Go East, Young Man! DPRK Seeks Russian Tourists Leery of the Middle East
Until quite recently, Russians seeking to get away from the hustle and bustle would often choose to vacation in nearby Egypt or Turkey; the latter even permitted visa-free travel for Russian citizens. However, Russian tourism has taken a nosedive since the bombing of a Russian airliner bound for Egypt and rising political tensions between Russia and Turkey. North Korea appears keen to fill the void, though the probability of success is slight.
North Korea is not a popular destination for tourists (except the small niche fascinated by the country and its political system). Even tourism from China is currently in decline. This is in part due to the restrictive nature of the place, where itineraries and access to sites are highly regulated. The DPRK has in recent years begun to ease some of the restrictions on tourists, such as allowing them to bring mobile phones into the country.
Aside from making visits more amenable for visitors, North Korea has also begun to work with China and Russia on a trilateral level to promote and foster tourism. Indeed, China, North Korea, and Russia have already set in motion plans to establish a special tourism zone in their common border area centered around the Tumen River. If it ever takes off, this will include visa-free entry and duty-free shopping. Optimistic Chinese officials spearheading the project hope it will come to include Japan, Mongolia, and South Korea.
In the meantime, North Korea has expressed its own specific desire to attract Russian tourists. In principle, North Korea’s outreach to Russia could not only affect recreational tourism, but also Russian businesspeople operating in the Russian Far East, who will enjoy looser entry regulations.
Of course, one of many barriers to success is geographic proximity. A flight from Moscow to Istanbul takes only three-and-a-half hours. To fly from one of Russia’s larger, wealthier population centers west of the Urals to North Korea, however, takes a good deal longer. As such, tourist exchange between North Korea and Russia will likely only ever be of interest to Russians living in the Far East, where the population is considerably smaller.
“North Korea offers tourists from Russia an alternative to Egypt and Turkey” [Северная Корея предлагает туристам из России альтернативу Египту и Турции]. Telekompaniya Zvezda1)Telekompaniya Zvezda is owned by the Russian Ministry of Defense., February 12, 2016.2)The original Russian text uses the term “Sea of Japan” (Японское море). To remain faithful to the translation, the author has kept this term to describe what Koreans usually describe as the “East Sea.”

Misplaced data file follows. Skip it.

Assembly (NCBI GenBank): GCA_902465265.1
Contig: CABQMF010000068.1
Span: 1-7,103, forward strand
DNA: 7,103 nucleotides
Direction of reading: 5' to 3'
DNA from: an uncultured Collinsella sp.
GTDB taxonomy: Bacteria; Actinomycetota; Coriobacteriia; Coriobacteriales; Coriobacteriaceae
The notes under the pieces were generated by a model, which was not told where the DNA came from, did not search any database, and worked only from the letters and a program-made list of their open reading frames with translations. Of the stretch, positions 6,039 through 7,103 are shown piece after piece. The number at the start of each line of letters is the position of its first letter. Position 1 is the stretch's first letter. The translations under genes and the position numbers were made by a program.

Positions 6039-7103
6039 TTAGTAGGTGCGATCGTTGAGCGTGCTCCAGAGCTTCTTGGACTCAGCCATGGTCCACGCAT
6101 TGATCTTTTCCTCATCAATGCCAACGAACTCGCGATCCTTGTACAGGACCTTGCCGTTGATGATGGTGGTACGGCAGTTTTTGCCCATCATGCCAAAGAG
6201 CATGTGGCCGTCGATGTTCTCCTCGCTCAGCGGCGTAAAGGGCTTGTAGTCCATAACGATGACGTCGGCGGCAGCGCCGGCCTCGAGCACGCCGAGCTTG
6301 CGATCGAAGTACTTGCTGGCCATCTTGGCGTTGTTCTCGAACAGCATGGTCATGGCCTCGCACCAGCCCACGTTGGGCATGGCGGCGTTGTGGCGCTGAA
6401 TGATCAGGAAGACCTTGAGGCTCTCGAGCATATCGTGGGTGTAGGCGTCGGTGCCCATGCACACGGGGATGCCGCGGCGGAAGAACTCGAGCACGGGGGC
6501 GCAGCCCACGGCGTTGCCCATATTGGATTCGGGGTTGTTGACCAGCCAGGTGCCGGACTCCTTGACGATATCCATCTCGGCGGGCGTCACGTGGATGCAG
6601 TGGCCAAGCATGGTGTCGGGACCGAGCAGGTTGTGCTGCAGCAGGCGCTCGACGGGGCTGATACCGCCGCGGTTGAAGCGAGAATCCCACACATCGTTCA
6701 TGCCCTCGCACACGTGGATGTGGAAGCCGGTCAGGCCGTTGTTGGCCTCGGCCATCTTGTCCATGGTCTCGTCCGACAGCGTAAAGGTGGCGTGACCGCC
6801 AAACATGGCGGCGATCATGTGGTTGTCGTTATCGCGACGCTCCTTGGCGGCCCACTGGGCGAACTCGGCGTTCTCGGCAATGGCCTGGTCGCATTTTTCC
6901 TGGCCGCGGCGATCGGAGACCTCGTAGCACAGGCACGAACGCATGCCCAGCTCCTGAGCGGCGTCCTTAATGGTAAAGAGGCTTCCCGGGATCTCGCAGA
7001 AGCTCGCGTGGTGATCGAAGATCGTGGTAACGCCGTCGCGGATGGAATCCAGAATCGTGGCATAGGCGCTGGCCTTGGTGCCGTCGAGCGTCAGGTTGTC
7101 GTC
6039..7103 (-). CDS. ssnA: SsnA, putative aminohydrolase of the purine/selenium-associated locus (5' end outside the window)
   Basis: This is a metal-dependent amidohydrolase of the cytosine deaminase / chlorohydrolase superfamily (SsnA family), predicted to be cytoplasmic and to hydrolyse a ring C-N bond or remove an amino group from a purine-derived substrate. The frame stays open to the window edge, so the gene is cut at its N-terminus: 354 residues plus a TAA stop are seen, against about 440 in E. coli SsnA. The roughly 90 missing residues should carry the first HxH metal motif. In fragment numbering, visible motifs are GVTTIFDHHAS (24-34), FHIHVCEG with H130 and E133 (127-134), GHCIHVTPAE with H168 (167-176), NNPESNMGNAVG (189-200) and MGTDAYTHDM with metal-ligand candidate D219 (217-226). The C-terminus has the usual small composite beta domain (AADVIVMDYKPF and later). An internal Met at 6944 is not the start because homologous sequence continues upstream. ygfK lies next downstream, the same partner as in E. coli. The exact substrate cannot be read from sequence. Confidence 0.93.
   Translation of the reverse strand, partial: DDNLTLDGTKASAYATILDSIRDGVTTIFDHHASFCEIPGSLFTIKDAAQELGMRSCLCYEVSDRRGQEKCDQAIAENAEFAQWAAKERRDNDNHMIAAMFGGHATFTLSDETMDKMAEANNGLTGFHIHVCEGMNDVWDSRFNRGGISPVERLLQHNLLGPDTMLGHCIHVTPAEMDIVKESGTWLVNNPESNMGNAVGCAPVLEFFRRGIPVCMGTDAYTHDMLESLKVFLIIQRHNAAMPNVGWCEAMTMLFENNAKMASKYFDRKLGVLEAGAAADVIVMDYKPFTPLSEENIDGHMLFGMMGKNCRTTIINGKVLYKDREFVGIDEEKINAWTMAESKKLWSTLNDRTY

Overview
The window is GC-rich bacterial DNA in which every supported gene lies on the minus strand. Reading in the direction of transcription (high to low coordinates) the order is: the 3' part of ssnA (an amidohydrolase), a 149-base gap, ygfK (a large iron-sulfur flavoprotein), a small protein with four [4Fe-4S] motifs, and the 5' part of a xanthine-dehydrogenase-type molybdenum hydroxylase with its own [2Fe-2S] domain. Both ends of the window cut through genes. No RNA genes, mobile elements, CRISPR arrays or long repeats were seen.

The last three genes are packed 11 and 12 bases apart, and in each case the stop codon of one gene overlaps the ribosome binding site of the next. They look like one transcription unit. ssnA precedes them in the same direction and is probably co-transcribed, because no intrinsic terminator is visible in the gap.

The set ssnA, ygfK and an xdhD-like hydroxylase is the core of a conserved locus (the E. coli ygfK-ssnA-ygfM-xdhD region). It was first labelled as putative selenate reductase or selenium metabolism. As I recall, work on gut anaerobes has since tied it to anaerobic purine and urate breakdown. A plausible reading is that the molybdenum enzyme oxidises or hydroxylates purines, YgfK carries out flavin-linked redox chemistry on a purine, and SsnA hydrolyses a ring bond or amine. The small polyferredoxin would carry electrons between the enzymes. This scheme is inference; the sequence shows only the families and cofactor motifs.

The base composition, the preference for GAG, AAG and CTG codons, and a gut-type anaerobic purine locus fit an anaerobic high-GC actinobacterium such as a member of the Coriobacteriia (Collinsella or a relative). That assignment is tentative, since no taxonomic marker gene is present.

North Korean authorities expect an increase in the flow of foreign tourists, particularly Russians, a representative from the propaganda department of North Korea’s state tourism agency, Lee Yeon-bok has revealed to TASS.
He mentioned that those Russians who refuse to travel to popular Egypt and Turkey can now relax in North Korea.
Until recently, North Korea was considered a closed country — not only for Russians but also for tourists as a whole. Now, however, North Korean officials are working on opening comfortable and interesting tour routes, and, in that regard, these programs will consider the interests of the Russian side.
One of the potential destinations include beaches at the resort town of Wonsan. Reecently the second-largest airport in the DPRK was constructed there, and it can serve over two thousand passengers per day.
North Korean authorities hope that the new airport will attract more tourists to places such as Wonsan and the Mount Kumgan tourist region on the coast of the Sea of Japan.
The state tourism authorities still have some touristic pearls: Masikryong Ski Resort, the Songdowon International Children’s Camp where children from the Russian Far East relax, and such mountains as the Diamond Mountains, famous ancient Buddhist temples, waterfalls and lakes.
For the increased influx of tourists into the country, Kim Jong-il set out to modernize hotels and roads and establish exciting programs. There are already routes open for mountain climbing aficionados as well as for taekwondo and horseback riding. For entrepreneurs, the authorities are discussing creating special business tours.
For Russian citizens who have decided to vacation in the DPRK, conditions for entering the country will be simplified.
Source: “North Korea offers tourists from Russia an alternative to Egypt and Turkey” [Северная Корея предлагает туристам из России альтернативу Египту и Турции]. Telekompaniya Zvezda, February 12, 2016. Translation by Anthony Rinna.
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|1.||↑||Telekompaniya Zvezda is owned by the Russian Ministry of Defense.|
|2.||↑||The original Russian text uses the term “Sea of Japan” (Японское море). To remain faithful to the translation, the author has kept this term to describe what Koreans usually describe as the “East Sea.”|